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Report Compares Literacy Bills Across the Country, Civil Rights Probe into Legacy Preference

Report Compares Literacy Bills Across the Country

Last week, the Albert Shanker Institute (ASI), a think tank founded by the United Federation of Teachers and named after its former president, released a new report regarding early literacy legislation that has passed across states between 2019 and 2022. Connecticut’s Right to Read legislation, which passed in 2021, fits right into that time period. Right to Read systematizes a statewide reading response in Connecticut, based on the Science of Reading—requiring a newly established Center for Literacy Research and Reading Success (The Center) to oversee all state and local efforts related to literacy, including setting reading curriculum requirements for districts, providing professional development, hiring external literacy coaches, and coordinating with teacher preparation programs.

Delving into the details of states' reading instruction, the report compares four different categories of infrastructural supports: Curriculum, Teacher Preparation, Professional Development, and Leadership—finding that Connecticut's legislation extensively discusses each domain. (See Table 5.)

The report indicates that only nine states have passed legislation directly referring public school districts to an approved curriculum list, "an important component of implementing a quality reading program." (We know that CT is one of them!)

It also identifies The Center as a potential model for other states seeking to tackle literacy achievement disparities among different student groups. After favorable reviews from ExcelinEd as well, CT’s reading legislation has seen recognition from all ends of the ideological spectrum!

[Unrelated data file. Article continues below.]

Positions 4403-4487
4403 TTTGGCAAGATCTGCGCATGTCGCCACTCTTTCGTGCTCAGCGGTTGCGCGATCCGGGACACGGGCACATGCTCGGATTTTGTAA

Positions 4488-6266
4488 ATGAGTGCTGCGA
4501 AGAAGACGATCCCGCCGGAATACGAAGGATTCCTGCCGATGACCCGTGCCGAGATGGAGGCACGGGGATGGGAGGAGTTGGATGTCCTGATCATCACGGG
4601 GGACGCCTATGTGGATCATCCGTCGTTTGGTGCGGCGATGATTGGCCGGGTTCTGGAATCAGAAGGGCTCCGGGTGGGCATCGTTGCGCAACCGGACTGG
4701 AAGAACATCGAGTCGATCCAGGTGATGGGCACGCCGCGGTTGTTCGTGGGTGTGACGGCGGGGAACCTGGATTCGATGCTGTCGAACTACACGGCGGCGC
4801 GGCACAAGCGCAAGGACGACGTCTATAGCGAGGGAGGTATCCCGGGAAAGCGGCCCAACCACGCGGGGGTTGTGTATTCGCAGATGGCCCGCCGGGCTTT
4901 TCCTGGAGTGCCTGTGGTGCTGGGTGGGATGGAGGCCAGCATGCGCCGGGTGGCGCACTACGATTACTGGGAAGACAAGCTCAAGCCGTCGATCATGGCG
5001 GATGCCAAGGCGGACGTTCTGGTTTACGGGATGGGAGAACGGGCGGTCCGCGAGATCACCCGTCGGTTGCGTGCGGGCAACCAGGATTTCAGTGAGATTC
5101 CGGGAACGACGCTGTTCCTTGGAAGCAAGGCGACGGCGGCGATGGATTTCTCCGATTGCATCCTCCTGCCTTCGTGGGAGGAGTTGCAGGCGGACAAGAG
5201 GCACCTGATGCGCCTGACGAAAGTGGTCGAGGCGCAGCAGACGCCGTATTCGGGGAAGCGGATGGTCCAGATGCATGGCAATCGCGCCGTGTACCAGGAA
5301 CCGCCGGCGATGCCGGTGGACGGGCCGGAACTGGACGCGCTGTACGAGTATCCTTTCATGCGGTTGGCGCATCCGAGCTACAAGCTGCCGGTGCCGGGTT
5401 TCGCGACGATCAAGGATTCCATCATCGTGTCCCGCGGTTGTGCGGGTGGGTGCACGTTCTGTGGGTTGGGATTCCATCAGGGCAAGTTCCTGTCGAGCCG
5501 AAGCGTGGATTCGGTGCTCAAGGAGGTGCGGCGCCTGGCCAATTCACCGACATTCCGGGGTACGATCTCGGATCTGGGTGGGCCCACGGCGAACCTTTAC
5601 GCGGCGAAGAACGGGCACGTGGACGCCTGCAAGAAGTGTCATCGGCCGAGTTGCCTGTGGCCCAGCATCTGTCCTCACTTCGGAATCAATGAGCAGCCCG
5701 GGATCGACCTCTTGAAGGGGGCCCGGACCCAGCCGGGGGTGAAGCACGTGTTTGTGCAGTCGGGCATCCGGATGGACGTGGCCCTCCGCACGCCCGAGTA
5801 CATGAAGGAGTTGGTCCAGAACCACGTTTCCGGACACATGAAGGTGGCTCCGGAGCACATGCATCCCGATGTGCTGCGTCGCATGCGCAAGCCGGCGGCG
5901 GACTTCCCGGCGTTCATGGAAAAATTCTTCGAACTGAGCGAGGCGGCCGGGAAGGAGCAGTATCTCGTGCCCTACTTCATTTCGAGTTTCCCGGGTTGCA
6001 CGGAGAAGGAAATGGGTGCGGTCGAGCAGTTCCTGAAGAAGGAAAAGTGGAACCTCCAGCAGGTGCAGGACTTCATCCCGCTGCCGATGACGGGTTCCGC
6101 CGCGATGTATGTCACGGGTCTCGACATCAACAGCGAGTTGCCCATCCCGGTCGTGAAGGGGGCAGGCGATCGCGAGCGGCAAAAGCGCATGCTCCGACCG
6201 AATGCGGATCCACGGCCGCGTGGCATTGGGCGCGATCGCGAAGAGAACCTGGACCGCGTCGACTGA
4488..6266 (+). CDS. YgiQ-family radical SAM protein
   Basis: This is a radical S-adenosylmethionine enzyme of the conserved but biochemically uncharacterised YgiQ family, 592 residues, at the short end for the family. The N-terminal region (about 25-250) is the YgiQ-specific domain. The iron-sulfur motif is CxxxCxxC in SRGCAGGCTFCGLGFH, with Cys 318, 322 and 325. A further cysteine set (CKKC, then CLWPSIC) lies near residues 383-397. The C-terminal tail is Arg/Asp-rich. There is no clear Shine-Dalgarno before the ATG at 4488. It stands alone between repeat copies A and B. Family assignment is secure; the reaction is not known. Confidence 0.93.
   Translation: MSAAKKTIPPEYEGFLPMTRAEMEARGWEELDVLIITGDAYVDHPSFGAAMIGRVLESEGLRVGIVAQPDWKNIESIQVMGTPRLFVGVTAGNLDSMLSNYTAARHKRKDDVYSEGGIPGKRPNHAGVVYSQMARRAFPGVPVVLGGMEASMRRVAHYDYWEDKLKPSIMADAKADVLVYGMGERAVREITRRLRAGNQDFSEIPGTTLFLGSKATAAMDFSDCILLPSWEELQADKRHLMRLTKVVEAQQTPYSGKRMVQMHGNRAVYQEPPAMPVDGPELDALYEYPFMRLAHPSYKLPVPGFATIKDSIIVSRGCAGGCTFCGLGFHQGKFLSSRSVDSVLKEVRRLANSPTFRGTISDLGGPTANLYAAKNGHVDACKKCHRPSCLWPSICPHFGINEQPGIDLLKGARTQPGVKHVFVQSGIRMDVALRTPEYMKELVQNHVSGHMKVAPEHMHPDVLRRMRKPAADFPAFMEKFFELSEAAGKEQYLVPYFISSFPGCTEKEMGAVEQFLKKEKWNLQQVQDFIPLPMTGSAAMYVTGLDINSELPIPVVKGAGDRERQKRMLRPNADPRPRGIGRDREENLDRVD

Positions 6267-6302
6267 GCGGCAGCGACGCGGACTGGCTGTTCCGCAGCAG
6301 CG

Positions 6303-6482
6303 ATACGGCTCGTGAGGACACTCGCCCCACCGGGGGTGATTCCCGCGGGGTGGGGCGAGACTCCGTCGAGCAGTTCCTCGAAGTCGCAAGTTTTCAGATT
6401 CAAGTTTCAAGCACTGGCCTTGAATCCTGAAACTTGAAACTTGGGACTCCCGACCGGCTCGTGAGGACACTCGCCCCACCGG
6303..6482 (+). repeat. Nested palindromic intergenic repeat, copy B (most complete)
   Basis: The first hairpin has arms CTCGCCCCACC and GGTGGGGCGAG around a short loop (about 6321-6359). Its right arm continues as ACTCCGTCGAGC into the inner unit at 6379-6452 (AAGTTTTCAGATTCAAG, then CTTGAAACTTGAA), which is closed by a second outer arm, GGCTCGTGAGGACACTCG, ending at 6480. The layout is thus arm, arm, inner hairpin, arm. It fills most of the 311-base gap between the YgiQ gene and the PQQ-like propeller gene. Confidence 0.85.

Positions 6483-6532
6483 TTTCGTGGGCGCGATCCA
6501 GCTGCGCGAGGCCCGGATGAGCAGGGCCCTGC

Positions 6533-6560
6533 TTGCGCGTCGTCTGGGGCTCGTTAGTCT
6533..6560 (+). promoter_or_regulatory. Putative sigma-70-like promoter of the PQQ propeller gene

Breaking: A Civil Rights Probe into Harvard’s Legacy Preference

Yesterday, the US Department of Education confirmed that it is launching a civil rights probe into the use of legacy admissions at Harvard University. The practice of giving an admissions advantage to applicants with family members who are alumni is one that disproportionately favors white students.

Coverage by both the Daily News and The New York Times note that some elite schools have already voluntarily begun to abandon the practice—singling out Wesleyan University as the latest example.

Our affiliate, ERN CT, has been working with the legislature’s Higher Education Committee to tackle legacy preferences over the past couple of years. Looks like increasingly fertile ground - stay tuned!

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